12. Estruch R, Martínez-González MA, Corella D, Basora-Gallisá J, Ruiz-Gutiérrez V, Covas MI, Fiol M, Gómez-Gracia E, López-Sabater MC, Escoda R, Pena MA, Diez-Espino J, Lahoz C, Lapetra J, Sáez G, Ros E; PREDIMED Study Investigators. Effects of dietary fibre intake on risk factors for cardiovascular disease in subjects at high risk. J Epidemiol Community Health. 2009 Jul;63(7):582-8.
13. Solà R, Bruckert E, Valls RM, Narejos S, Luque X, Castro-Cabezas M, Doménech G, Torres F, Heras M, Farrés X, Vaquer JV, Martínez JM, Almaraz MC, Anguera A. Soluble fibre (Plantago ovata husk) reduces plasma low-density lipoprotein (LDL) cholesterol, triglycerides, insulin, oxidised LDL and systolic blood pressure in hypercholesterolaemic patients: A randomised trial. Atherosclerosis. 2010 Aug;211(2):630-7. Epub 2010 Mar 17.
14. Cho SH, Kim TH, Lee NH, Son HS, Cho IJ, Ha TY. Effects of Cassia tora fiber supplement on serum lipids in Korean diabetic patients. J Med Food. 2005 Fall;8(3):311-8.
15. Ruiz-Roso B, Quintela JC, de la Fuente E, Haya J, Pérez-Olleros L. Insoluble carob fiber rich in polyphenols lowers total and LDL cholesterol in hypercholesterolemic sujects. Plant Foods Hum Nutr. 2010 Mar;65(1):50-6.
16. Sabater-Molina M, Larqué E, Torrella F, Zamora S. Dietary fructooligosaccharides and potential benefits on health. J Physiol Biochem. 2009 Sep;65(3):315-28.
17. Pan A, Hu FB. Effects of carbohydrates on satiety: differences between liquid and solid food. Curr Opin Clin Nutr Metab Care. 2011 Apr 23. [Epub ahead of print].
18. American Heart Association. Available at http://www.americanheart.org/presenter.jhtml?identifier=4574.Accessed May 15, 2011.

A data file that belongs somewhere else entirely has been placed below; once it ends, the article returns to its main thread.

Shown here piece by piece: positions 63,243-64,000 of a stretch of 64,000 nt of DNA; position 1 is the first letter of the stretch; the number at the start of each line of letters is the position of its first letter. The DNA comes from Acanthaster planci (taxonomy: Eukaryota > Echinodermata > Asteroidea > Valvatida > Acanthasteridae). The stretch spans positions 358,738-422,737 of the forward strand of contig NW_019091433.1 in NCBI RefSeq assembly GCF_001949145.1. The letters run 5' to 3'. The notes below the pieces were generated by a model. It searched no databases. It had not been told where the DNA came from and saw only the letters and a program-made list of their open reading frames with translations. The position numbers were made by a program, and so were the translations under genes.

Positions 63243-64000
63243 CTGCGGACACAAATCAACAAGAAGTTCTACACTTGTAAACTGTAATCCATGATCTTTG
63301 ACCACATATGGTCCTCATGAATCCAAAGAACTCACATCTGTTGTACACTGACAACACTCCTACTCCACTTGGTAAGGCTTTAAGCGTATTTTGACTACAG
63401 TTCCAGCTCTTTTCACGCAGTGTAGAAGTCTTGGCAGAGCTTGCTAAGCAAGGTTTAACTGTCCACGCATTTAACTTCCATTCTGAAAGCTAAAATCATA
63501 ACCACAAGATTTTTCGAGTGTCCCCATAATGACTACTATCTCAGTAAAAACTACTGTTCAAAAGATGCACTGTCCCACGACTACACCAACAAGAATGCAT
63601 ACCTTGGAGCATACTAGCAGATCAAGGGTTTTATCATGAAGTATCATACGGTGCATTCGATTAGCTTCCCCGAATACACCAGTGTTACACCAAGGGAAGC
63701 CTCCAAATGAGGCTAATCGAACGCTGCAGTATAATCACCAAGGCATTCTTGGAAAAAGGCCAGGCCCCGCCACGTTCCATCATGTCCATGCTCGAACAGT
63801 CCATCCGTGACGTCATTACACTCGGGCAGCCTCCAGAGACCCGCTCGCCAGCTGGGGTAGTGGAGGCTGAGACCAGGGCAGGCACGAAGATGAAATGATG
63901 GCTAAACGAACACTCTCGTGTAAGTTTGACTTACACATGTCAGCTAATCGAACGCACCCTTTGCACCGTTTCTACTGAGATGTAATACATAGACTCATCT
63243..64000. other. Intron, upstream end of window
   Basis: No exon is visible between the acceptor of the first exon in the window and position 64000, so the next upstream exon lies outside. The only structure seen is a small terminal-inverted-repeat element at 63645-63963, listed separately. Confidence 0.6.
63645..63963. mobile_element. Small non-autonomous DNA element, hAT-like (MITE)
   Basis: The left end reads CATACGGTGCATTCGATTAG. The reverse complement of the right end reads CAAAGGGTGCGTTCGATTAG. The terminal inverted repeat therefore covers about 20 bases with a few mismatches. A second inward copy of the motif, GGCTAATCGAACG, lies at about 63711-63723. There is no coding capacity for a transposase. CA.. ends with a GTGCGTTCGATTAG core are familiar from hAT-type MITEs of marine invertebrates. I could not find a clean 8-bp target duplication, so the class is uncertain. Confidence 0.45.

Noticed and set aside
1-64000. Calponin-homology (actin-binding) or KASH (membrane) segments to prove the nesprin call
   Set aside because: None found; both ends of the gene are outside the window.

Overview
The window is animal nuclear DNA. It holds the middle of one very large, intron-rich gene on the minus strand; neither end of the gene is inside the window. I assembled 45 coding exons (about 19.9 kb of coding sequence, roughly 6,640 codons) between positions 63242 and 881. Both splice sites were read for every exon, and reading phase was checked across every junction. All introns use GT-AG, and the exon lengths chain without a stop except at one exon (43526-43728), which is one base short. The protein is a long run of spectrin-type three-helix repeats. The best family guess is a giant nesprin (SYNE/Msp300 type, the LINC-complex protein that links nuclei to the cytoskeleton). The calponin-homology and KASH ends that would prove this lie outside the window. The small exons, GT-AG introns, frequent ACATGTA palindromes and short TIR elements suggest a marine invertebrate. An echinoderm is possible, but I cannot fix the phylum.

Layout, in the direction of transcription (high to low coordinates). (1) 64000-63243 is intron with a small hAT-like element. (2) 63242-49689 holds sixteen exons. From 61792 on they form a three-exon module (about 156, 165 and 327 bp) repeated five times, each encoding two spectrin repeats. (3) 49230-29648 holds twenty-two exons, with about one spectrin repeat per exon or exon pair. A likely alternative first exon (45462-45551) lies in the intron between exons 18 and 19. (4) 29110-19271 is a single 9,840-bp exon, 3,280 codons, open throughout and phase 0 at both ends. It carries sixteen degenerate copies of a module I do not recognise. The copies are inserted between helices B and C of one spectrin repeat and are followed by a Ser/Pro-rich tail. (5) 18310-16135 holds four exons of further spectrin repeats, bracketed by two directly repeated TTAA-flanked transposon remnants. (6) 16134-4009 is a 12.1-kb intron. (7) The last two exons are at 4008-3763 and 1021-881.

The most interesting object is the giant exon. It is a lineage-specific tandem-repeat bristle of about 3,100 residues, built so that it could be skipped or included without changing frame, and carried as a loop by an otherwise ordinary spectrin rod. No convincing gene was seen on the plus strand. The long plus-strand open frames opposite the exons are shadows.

19. United States Department of Agriculture-2011 Nutritional Guidelines. Available at http://www.cnpp.usda.gov/Publications/DietaryGuidelines/2010/PolicyDoc/Chapter4.pdf. Accessed May 15, 2011.

Evidence Based Rating Scale

The Evidence Based Rating Scale is a tool that helps consumers translate the findings of medical research studies and what our clinical advisors have found to be efficacious in their personal practice into a visual and easy to interpret format. This tool is meant to simplify the information on supplements and therapies that demonstrate promise in the treatment of certain conditions.

 

Condition

Rating

Explanation

 

Cancer

   

A high fiber diet may reduce risk of breast and colorectal cancers and reduce inflammation in breast cancer survivors. (1-4)

Crohn's Disease  
One small study showed chitosan with vitamin C alleviated symptoms without exacerbating the disease. (5)
Diabetes  
Studies suggest fiber and banana starch lower insulin levels and hemoglobin A1c levels in individuals with type II diabetes. (8-9)
 

Heart Disease Prevention  
Numerous studies indicate complex carbohydrates reduce risk of heart disease through many factors including reducing LDL, triglycerides, systolic blood pressure, and insulin resistance. (12-16)
High Cholesterol  
Numerous studies indicate complex carbohydrates increase HDL, and reduce LDL and triglycerides. (12-16)
Metabolic Syndrome  
Studies indicate fiber lowers blood pressure, cholesterol, inflammation, glucose levels; increases HDL cholesterol and benefits weight loss. (6-7)
 

Weight Management  
Solid carbohydrates produce satiety but studies are inconclusive for fiber and whole grains. (17)
 

Date Published: 05/22/2011
Previous  |  Next
> Printer-friendly Version Return to Top


© 2000- 2017 . WholeHealthMD.com, LLC. 21251 Ridgetop Circle, Suite 150, Sterling, VA 20166. All rights reserved. Reproduction in whole or in part without permission is prohibited. Privacy Policy

Disclaimer: All material provided in the WholeHealthMD website is provided for educational purposes only. Consult your physician regarding the applicability of any information provided in the WholeHealthMD website to your symptoms or medical condition.